Guide to Affordable Housing in the Austin Area
This article provides links to the Austin Tenants Council guide on affordable housing in the Austin area.
The Austin Tenants Council (ATC), a private nonprofit organization, was founded in 1972 by community and VISTA volunteers. For more than 40 years, ATC has dedicated itself to ensuring safe, decent, and fair housing for all. ATC’s programs and services provide essential counseling, mediation, and referral to primarily low-income tenants whose rights have been violated. The Austin Tenants’ Council’s staff and Board of Directors hope that the many people in Austin who need affordable housing will find this guide helpful in securing homes for their families.
This 15th edition of the Guide to Affordable Housing in the Greater Austin Area is an updated version of the guide originally released in October 1995.
If there is any information found in the Guide to Affordable Housing in the Greater Austin Area that needs to be updated or corrected, email the ATC at email@example.com.
The Guide to Affordable Housing in the Greater Austin Area (GAHGAA) is a tool for people seeking affordable rental housing in Austin and the surrounding communities. GAHGAA contains general information on housing programs funded on the local, county, state, and federal levels, as well as specific information about complexes participating in these programs. It contains lists and explanations of rental housing with rent restrictions, income-based rents, and tenant income limits. GAHGAA only lists programs which have project-based assistance; it does not provide information on voucher and certificate programs, temporary housing, or emergency rent payment assistance.
Housing is arranged by geographical area, with the funding program and qualifying income level indicated in the right-hand column. If you are looking for housing, first determine which income level you fall under using the Income and Rent Guidelines. Then, look through the Apartment Lists for housing (the income level is in the right-hand column). Once you find a place that may be suitable, call the management or go to the site for a look. The management can tell you whether there are any vacancies, how to apply for an apartment, and whether they keep a waiting list. Management companies and phone numbers may change. If the phone number listed is incorrect, go to the complex and inquire at the on-site office (if there is one). To get more information on a particular complex or its funding program, look up the program in the Program Descriptions, and call or write the organization listed.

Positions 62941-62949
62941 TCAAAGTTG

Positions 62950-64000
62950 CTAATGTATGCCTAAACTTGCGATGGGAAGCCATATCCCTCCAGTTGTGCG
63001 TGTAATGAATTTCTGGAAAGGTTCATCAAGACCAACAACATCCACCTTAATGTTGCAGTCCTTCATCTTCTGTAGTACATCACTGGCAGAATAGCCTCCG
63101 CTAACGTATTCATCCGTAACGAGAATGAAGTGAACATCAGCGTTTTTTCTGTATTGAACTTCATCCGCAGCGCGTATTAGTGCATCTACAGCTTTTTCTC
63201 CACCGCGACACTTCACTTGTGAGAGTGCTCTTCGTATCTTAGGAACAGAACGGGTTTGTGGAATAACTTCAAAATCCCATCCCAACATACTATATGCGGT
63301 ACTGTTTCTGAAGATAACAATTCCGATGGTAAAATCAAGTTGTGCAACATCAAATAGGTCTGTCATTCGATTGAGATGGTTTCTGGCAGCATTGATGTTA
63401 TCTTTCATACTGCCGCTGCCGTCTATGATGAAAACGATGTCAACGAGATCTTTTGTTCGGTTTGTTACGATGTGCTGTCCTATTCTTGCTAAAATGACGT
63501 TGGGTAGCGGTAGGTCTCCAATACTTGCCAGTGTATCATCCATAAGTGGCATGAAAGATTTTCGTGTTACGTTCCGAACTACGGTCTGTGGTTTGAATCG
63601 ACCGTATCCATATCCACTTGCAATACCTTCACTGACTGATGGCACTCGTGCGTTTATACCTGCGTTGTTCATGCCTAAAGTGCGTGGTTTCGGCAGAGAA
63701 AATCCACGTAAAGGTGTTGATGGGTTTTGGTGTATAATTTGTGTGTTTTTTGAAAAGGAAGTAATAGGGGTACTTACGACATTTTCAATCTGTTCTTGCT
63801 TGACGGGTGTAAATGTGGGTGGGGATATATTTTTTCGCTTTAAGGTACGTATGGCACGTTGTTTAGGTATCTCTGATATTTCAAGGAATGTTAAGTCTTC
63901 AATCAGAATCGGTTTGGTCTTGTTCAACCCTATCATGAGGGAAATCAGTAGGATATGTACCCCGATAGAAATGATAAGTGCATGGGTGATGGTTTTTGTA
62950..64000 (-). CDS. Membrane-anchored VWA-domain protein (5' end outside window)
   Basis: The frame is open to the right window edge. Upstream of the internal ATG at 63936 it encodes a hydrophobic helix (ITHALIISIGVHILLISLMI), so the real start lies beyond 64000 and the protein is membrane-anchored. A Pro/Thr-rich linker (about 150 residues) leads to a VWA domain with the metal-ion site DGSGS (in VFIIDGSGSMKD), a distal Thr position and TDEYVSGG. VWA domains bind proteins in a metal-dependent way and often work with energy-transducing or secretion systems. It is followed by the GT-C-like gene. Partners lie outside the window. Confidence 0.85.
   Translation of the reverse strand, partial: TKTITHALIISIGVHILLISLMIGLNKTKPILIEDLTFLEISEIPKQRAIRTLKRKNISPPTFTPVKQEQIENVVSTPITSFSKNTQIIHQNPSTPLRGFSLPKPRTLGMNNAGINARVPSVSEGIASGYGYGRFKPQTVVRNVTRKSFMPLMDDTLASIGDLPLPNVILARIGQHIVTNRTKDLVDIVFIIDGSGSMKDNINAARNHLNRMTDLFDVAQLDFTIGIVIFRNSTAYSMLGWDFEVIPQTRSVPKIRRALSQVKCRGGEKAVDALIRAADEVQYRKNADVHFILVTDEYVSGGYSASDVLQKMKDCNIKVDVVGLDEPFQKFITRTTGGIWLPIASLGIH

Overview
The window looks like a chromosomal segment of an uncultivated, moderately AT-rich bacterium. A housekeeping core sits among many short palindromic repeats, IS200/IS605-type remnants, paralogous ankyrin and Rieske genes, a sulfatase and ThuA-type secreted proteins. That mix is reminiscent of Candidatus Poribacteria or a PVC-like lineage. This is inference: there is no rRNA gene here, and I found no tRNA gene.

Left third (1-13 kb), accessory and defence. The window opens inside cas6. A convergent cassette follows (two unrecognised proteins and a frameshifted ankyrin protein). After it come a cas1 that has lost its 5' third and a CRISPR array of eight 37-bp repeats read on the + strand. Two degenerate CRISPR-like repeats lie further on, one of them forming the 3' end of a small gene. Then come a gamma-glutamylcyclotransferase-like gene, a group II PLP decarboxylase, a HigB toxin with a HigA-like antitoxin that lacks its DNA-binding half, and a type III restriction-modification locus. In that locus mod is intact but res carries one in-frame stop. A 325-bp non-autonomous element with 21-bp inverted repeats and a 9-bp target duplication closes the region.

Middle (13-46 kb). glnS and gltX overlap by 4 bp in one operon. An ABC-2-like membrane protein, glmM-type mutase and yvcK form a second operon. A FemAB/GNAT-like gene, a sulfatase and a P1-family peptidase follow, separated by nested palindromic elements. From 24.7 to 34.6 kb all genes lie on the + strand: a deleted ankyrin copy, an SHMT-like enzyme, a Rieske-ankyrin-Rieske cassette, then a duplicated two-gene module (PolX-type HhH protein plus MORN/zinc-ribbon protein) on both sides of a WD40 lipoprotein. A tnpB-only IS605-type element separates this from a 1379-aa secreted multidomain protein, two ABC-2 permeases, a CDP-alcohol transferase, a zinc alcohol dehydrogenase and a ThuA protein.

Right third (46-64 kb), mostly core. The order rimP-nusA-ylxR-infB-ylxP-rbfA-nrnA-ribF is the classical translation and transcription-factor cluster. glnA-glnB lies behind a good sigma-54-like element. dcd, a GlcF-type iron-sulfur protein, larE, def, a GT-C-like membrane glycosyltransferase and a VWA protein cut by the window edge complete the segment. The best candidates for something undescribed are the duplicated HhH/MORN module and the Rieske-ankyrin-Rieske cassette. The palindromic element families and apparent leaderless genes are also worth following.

The Program Descriptions in the back of the booklet explain how the programs work and what restrictions are on the apartments. From the Income and Rent Guidelines, you can look up the actual dollar amount of income or rent limits, as well as check which income level you fall under. These income guidelines will change from year to year, so if you are using this guide a year or more after printing, the income and rent limits may be higher than what the charts say. Also, be prepared to show proof of your income when applying for any of the housing listed in this guide.
Not all of the listings in the guide could be verified, so possibly, some of the properties are no longer under the programs cited. If you find a discrepancy in the information provided here, please feel free to email firstname.lastname@example.org.
Please understand that there is a significant difference between apartments where the rents are based on the tenants’ income and properties that may be called “affordable housing.” For many of the listed properties, the developer received a tax credit in exchange for keeping the apartment below market rate but the rent is not based on the tenants’ income. While waiting lists are generally long for apartments that base rent on income, the Austin Tenants Council suggests getting on as many waiting lists as possible to increase your chances.
The Austin Tenants’ Council does not inspect apartment listings, or make any representation or warranty.